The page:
IMCO Construction uses BIM to build infrastructure where there are no roads
Meeting the unique challenges of infrastructure construction
Infrastructure projects can include a wide range of stakeholders—from designers, builders, and operators to owners, government agencies, and local communities. Often, they’re located in severe geotechnical conditions, and so must account for potential problems like landslides, mudflows, or soil liquefaction. Using Building Information Modeling (BIM) and other technology, IMCO Construction addresses these challenges on projects from highways and bridges to wharfs and wastewater plants.
“Our projects can involve lots of stakeholders and extremely difficult working conditions,” says Brian Smith of IMCO Construction. “BIM helps us keep everyone looped in at all times—and manage everything from planning and scheduling to construction and operations—so we can meet tight deadlines while doing the job right.”
In 2015, as part of an Environmental Protection Agency (EPA) Superfund project, IMCO began work on the Holden Mine Water Treatment Plant, located on Lake Chelan in Washington state’s Cascade Range. The job site was a copper mine that had closed in 1950, and its location was so remote that it was accessible only by boat and necessitated the use of satellite phones. In addition, there were many stakeholders, including the owner, mining company Rio Tinto; the engineering firm, MWH; the EPA; and the project’s many subcontractors.
BIM simplified management across the project lifecycle, helping the company to schedule construction material deliveries, cost out scheduling changes, plan concrete-pour sequences, and stage the job site for production activities ranging from mass excavation to the installation of steel superstructures. BIM also enabled the off-site precision fabrication of building components—a big plus on projects with constricted work areas.
Innovating on the construction site with BIM
IMCO used BIM and mobile devices to make the 3D project model accessible in the office and field, giving teams visibility that would be impossible with 2D plans. Revisions to the model, requests for information, and change orders were communicated to the field in real time, driving construction speed and improving building quality. And subcontractors could submit models for review and clash detection before materials were ordered or arrived on site, improving job-site coordination.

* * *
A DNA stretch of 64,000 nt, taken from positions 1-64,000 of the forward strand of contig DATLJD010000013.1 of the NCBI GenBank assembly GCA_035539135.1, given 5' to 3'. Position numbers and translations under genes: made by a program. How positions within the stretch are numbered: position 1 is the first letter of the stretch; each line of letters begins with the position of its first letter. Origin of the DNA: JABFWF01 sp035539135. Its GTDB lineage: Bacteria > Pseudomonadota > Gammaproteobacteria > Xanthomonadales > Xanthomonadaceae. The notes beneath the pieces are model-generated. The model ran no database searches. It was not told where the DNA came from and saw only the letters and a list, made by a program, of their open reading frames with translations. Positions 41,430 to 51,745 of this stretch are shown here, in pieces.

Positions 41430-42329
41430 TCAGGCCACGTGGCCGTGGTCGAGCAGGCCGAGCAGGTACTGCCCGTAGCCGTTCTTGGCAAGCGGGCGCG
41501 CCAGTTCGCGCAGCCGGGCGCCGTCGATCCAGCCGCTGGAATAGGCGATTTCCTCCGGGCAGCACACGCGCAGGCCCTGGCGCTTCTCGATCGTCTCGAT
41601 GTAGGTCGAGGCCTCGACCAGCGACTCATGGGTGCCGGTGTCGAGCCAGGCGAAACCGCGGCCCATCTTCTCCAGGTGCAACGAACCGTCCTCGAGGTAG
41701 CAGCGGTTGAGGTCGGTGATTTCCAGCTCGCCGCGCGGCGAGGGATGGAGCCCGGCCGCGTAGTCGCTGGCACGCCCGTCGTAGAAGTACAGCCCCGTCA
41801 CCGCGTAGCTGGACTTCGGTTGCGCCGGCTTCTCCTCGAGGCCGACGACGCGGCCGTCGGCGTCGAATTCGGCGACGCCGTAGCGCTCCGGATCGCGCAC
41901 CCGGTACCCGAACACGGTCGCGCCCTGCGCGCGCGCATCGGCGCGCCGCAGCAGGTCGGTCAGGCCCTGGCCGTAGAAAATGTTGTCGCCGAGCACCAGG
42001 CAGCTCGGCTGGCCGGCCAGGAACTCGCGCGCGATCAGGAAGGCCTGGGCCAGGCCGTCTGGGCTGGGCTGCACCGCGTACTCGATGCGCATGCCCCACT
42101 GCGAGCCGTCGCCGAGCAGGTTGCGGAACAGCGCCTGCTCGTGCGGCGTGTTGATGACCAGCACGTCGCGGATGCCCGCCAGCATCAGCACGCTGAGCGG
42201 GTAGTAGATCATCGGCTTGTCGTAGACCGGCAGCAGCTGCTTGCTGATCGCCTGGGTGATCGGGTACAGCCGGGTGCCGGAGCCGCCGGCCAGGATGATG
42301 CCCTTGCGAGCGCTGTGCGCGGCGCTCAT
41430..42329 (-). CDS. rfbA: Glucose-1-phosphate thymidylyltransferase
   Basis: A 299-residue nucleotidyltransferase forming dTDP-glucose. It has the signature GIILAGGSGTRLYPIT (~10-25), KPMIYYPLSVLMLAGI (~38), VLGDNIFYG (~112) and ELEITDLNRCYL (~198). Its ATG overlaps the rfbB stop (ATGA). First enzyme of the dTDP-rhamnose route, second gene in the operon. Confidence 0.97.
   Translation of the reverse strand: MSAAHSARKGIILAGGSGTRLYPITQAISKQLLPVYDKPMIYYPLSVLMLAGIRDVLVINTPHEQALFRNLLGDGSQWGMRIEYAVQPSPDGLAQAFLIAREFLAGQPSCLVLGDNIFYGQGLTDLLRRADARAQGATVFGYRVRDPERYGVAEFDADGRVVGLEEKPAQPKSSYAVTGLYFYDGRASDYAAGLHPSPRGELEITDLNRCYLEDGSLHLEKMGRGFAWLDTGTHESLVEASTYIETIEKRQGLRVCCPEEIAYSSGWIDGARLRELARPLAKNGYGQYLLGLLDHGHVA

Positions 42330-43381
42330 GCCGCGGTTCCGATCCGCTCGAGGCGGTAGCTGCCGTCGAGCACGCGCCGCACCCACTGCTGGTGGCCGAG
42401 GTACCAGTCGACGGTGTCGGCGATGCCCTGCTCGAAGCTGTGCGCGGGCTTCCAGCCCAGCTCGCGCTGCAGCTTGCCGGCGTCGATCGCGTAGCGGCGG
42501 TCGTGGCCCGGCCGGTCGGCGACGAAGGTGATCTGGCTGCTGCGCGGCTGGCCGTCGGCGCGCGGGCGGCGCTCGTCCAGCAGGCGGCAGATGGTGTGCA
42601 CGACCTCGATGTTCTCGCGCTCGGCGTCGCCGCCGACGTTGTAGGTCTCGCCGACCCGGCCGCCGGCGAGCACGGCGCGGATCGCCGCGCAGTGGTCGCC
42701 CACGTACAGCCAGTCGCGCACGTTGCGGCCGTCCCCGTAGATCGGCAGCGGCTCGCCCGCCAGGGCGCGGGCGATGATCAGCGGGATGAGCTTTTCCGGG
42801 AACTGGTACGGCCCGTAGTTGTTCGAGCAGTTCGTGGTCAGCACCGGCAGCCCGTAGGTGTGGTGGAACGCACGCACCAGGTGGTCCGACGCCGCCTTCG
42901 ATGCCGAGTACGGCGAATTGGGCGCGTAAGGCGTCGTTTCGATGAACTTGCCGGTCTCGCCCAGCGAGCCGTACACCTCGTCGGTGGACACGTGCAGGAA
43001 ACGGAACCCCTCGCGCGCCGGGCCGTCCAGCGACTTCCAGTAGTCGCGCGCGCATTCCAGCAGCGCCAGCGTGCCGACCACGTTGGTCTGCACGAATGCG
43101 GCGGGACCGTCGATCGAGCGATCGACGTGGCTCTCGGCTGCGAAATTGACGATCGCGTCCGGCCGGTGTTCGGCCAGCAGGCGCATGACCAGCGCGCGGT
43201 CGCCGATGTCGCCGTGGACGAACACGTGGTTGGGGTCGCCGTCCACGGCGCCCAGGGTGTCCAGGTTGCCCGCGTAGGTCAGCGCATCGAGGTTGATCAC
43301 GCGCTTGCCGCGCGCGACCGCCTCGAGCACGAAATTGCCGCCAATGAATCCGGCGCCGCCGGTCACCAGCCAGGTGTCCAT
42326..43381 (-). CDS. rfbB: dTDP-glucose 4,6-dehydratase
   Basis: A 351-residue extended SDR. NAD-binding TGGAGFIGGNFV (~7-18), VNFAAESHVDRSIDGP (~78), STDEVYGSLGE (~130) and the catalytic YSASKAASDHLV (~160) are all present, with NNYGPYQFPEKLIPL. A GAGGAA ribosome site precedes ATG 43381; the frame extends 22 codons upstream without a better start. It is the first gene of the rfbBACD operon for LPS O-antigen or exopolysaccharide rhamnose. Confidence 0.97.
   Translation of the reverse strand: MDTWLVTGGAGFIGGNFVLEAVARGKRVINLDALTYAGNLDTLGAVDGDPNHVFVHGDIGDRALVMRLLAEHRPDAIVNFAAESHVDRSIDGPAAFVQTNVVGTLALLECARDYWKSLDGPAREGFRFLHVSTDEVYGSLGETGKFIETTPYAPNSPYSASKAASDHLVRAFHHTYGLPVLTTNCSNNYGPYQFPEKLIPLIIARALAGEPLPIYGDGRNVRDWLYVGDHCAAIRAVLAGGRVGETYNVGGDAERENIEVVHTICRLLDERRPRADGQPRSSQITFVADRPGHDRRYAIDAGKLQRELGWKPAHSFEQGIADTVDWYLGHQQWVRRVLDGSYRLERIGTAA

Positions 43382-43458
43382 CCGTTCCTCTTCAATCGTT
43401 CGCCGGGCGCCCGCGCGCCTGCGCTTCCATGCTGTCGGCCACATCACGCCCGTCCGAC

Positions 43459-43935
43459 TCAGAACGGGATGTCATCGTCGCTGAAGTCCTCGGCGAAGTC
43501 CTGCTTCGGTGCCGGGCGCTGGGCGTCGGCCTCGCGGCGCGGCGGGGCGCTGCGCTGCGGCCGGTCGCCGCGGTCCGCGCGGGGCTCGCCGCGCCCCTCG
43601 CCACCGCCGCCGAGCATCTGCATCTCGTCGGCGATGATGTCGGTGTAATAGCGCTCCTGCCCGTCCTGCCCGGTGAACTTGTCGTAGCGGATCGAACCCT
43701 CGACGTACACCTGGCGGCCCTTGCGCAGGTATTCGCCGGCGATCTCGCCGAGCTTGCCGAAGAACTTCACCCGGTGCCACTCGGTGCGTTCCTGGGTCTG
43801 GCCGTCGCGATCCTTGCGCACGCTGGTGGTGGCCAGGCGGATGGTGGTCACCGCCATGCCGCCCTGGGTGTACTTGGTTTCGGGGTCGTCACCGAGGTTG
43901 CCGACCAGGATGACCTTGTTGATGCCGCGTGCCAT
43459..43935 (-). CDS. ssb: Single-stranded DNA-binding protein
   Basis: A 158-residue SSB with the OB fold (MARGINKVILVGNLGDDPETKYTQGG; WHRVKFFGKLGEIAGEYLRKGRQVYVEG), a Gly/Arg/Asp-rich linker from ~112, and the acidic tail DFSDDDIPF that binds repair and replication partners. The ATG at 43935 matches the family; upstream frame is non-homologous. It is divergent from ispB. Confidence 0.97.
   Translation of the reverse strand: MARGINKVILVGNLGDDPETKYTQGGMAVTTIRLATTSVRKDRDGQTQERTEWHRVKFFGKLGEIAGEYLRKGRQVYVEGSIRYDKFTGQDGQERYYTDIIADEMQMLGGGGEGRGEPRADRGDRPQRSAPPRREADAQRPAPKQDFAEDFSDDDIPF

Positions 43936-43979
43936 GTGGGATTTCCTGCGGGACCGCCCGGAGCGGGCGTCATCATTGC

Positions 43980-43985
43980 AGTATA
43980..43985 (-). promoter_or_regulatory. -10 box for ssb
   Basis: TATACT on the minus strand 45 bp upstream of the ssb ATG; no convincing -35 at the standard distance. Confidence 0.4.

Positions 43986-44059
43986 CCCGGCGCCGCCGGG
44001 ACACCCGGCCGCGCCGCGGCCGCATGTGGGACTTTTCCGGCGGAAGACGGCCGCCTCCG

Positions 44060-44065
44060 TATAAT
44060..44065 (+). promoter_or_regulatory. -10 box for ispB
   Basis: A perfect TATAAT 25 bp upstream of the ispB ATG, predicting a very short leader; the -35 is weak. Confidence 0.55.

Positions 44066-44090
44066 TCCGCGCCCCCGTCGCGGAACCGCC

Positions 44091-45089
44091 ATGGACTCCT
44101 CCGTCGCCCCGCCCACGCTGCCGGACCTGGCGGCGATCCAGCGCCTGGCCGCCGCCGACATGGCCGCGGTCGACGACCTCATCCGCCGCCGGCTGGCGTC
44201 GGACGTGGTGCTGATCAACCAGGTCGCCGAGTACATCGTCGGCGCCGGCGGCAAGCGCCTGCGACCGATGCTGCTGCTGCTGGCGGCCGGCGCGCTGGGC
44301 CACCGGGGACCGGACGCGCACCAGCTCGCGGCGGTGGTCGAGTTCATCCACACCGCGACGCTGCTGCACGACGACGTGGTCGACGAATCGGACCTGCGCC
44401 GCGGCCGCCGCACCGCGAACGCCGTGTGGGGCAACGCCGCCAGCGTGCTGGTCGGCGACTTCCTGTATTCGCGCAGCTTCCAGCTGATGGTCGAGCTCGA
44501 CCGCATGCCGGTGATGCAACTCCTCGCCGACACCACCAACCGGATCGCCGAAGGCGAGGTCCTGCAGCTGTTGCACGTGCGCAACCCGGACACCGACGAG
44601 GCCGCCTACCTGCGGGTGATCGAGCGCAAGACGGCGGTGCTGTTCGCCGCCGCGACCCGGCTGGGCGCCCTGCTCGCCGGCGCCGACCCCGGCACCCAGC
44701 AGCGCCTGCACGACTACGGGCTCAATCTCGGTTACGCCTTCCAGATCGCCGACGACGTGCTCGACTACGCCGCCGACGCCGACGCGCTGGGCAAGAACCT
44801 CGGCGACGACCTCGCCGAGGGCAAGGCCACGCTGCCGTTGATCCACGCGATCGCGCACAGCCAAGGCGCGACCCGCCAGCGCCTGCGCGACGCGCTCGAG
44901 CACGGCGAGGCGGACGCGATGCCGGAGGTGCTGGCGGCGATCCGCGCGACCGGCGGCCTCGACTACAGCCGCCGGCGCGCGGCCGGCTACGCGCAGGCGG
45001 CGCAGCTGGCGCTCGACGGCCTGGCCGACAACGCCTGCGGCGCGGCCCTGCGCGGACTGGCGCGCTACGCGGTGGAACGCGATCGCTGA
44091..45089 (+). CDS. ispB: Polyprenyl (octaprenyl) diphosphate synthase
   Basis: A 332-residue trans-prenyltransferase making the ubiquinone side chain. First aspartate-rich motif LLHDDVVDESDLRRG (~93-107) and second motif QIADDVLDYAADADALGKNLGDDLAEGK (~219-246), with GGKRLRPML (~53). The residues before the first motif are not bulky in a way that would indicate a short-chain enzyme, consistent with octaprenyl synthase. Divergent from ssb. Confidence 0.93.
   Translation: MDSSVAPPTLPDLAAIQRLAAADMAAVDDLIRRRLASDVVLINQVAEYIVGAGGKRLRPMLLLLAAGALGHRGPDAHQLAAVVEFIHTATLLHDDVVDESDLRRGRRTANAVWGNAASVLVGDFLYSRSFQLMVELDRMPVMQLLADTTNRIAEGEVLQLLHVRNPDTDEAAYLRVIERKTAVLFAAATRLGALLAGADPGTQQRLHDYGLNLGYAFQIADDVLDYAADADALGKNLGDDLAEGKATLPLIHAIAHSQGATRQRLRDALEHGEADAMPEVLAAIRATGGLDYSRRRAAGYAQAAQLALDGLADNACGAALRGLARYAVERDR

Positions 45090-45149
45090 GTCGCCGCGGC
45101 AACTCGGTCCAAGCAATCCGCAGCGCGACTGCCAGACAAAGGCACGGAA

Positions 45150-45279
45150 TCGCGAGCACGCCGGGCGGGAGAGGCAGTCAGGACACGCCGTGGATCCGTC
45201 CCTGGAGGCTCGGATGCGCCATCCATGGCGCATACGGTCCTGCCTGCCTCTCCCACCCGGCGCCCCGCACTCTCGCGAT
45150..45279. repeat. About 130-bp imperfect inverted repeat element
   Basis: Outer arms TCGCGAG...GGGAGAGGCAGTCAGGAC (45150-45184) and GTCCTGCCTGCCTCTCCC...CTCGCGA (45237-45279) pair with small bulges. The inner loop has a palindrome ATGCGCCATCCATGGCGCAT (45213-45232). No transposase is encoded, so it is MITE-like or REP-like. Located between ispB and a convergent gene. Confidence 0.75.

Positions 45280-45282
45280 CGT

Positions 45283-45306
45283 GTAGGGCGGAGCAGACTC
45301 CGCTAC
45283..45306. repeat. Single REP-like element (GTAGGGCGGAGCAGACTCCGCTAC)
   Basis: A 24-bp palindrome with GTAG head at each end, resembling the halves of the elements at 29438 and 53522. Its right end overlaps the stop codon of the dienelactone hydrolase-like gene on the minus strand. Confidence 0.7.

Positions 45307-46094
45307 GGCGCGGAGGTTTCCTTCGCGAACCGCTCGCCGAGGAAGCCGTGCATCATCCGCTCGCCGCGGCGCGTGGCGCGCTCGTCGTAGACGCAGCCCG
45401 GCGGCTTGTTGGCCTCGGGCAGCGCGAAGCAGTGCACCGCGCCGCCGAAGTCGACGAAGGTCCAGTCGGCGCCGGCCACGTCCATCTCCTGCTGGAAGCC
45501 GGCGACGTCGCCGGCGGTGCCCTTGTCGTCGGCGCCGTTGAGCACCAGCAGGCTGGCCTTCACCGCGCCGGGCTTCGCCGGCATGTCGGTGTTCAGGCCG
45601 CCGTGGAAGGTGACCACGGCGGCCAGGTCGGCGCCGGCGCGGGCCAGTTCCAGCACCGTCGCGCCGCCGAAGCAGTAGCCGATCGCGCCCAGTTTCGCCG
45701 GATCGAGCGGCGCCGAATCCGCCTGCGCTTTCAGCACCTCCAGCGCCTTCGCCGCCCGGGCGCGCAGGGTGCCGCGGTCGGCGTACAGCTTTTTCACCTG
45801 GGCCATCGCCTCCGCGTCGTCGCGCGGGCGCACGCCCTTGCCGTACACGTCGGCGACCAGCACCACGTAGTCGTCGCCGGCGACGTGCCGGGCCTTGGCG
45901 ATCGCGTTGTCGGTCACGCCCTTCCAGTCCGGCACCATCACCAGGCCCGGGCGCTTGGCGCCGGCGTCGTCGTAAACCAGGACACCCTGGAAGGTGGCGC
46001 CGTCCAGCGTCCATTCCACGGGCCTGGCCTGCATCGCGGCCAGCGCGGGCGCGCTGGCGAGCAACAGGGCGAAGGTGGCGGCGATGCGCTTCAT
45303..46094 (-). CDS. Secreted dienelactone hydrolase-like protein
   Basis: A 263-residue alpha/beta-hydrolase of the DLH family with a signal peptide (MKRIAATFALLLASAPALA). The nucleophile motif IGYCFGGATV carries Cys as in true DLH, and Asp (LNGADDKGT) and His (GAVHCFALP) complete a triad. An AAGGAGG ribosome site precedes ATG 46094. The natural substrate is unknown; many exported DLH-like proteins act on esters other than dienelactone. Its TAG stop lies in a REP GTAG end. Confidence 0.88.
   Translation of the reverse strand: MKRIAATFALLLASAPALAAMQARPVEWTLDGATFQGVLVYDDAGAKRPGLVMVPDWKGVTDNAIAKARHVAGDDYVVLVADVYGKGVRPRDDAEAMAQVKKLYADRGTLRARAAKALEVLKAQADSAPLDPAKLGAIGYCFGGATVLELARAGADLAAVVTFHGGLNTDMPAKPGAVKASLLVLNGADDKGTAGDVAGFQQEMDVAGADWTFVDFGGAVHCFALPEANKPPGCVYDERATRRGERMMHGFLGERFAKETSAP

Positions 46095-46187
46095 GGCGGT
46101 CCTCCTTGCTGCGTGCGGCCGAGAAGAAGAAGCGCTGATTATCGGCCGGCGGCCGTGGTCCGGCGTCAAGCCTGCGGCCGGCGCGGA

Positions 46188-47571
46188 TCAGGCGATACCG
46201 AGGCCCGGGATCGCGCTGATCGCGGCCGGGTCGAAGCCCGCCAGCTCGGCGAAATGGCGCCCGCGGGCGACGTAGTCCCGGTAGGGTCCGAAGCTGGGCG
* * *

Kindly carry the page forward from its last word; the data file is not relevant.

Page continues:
Using BIM and point clouds captured by drone-mounted laser scanner, the company was able to quickly create accurate 3D models of mass excavations and high-resolution, 3D as-built models. As plans changed, there was no need for traditional surveying in the field. The company also used drone-mounted cameras for inventory and documentation—and, by enabling the integration of drone video with the 3D model, BIM helped to give off-site stakeholders both a real-time picture of the state of construction and accurate visuals of what the project would look like at each stage on the path to completion.
Despite breaks in construction for the snowy winter months and during the massive Wolverine Creek wildfire, with the help of BIM, a drone-mounted laser scanner, and mobile and cloud technology, IMCO completed the project in less than a year. BIM made it easy for stakeholders, including the owner, to understand and buy into the project. By eliminating traditional surveying, enabling off-site prefabrication, speeding construction, and reducing rework and downtime, BIM helped shave up to 15% from the project schedule. Now that the company is operating the project, it continues to benefit from BIM, which provides all the information needed to keep the plant working optimally. Perhaps just as important, using BIM positions IMCO for success in the increasingly connected future of infrastructure construction.
Industrial-strength teamwork and major cost savings
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